first-class or 2:1 degree (or international equivalent) in a relevant subject; evidence of relevant personal, professional and educational experience may also be considered;
Months of entry
January, December, November, October, September, August, July, June, May, April, March, February
Comparative medicine seeks to promote the health and welfare of animals and people by exploiting advances in clinical and scientific knowledge of diseases arising in animals and humans. By identifying where disease processes are similar in animals and people, therapies developed for human medicine may be applicable to treat the disease in companion animals. Similarly an understanding of disease processes in animals can identify novel approaches to prevent and or treat pathogenesis in animals and humans. At Nottingham, researchers with expertise in human and veterinary diseases collaborate to ensure advances can be applied as soon as possible. We apply the most advanced molecular and genomic technologies including next generation sequencing, epigenomics, metabolomics, molecular biology. Our research efforts are supported by having expertise in bioinformatics, biostatistics and bioethics within the School of Veterinary Medicine and Science.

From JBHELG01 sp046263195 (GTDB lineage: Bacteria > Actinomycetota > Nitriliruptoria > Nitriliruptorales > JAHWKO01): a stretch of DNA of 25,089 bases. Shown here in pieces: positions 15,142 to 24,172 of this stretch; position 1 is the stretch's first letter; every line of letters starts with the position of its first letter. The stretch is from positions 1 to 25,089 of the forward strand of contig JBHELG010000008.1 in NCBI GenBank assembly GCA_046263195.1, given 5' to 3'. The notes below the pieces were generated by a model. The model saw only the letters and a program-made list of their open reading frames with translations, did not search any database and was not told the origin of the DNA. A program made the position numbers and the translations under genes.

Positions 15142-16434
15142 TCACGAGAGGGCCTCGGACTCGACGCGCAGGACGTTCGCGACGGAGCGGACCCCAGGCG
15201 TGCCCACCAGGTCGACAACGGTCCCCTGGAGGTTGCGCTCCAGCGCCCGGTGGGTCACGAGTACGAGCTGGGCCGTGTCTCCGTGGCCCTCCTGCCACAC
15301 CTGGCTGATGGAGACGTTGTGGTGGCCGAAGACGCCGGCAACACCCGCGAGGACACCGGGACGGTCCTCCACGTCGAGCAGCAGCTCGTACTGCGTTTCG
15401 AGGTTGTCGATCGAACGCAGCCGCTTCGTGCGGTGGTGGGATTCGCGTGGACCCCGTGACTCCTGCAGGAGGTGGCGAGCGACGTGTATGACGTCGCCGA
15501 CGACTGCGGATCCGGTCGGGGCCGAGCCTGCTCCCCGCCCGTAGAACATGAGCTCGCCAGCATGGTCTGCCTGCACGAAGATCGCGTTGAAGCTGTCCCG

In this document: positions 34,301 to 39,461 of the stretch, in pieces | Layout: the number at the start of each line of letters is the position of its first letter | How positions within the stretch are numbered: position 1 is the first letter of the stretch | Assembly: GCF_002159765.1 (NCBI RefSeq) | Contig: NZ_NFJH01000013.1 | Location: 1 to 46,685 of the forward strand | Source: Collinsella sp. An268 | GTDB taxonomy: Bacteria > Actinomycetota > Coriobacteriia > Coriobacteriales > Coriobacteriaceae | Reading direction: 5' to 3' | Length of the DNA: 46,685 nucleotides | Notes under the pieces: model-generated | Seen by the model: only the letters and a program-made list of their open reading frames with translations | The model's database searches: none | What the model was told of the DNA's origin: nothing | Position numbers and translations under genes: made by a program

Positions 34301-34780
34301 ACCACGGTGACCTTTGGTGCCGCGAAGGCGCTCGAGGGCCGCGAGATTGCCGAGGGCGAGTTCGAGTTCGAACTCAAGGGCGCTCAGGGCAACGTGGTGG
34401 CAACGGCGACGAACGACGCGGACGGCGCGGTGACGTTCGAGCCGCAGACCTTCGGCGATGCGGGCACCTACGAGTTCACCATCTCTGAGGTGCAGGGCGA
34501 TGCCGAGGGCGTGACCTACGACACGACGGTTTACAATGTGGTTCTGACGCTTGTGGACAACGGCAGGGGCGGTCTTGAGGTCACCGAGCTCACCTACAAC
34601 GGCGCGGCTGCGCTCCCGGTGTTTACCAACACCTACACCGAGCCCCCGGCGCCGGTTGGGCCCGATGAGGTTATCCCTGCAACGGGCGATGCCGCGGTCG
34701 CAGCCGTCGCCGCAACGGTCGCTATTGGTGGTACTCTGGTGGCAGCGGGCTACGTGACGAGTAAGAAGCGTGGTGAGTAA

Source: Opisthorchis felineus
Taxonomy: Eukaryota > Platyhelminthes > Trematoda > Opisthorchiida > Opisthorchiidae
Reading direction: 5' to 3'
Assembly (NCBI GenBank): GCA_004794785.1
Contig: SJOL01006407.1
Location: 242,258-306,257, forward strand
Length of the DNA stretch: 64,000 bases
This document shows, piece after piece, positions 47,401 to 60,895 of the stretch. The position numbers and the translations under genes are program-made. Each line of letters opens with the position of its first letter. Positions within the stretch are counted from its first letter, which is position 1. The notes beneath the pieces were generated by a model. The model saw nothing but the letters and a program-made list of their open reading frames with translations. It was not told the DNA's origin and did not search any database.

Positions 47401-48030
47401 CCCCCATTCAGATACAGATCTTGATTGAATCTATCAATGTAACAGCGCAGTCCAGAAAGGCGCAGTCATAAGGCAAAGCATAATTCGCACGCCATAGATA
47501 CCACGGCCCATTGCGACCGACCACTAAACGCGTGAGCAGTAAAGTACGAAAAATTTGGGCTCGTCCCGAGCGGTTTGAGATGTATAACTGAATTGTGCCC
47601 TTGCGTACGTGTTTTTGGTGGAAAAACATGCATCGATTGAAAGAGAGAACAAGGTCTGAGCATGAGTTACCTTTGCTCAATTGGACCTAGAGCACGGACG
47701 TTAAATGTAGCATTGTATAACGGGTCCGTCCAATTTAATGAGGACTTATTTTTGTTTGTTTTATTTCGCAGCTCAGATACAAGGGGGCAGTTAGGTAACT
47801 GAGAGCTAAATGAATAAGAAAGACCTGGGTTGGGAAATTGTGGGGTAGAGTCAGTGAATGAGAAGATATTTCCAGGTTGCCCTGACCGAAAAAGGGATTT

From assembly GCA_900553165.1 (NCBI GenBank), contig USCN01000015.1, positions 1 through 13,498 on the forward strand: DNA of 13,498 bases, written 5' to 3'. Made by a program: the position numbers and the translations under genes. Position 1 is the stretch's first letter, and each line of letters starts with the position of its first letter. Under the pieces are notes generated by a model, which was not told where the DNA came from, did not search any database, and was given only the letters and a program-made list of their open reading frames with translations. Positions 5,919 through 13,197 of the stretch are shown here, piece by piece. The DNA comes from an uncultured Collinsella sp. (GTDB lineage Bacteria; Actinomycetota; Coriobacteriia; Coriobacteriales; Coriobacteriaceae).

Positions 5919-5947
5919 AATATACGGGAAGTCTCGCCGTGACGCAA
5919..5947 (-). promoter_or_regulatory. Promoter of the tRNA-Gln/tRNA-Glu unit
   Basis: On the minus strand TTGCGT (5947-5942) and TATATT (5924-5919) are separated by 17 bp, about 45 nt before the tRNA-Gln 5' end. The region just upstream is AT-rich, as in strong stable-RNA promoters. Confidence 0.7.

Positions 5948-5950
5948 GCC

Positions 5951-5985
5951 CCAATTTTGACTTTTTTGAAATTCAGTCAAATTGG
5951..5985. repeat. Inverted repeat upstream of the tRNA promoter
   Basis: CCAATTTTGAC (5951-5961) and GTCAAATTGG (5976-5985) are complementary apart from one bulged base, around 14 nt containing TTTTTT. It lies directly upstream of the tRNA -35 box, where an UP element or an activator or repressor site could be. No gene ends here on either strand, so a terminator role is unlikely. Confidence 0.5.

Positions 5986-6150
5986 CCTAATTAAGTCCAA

For a more extensive overview, please visit the course page on the University of Nottingham's online prospectus.
Information for international students
English language requirements: IELTS 7.5 (no less than 7.0 in any element) for clinical projects and 6.5 (no less than 6.0 in any element) for science projects.
Fees and funding
The Graduate School at The University of Nottingham provides information on internal and external sources of postgraduate funding.
There is also funding information on the School of Veterinary Medicine and Science web pages.
For information on funding opportunities for international students, please see the International Office website.
Qualification and course duration
Course contact details
- Postgraduate Enquiries
- +44 (0)115 951 6472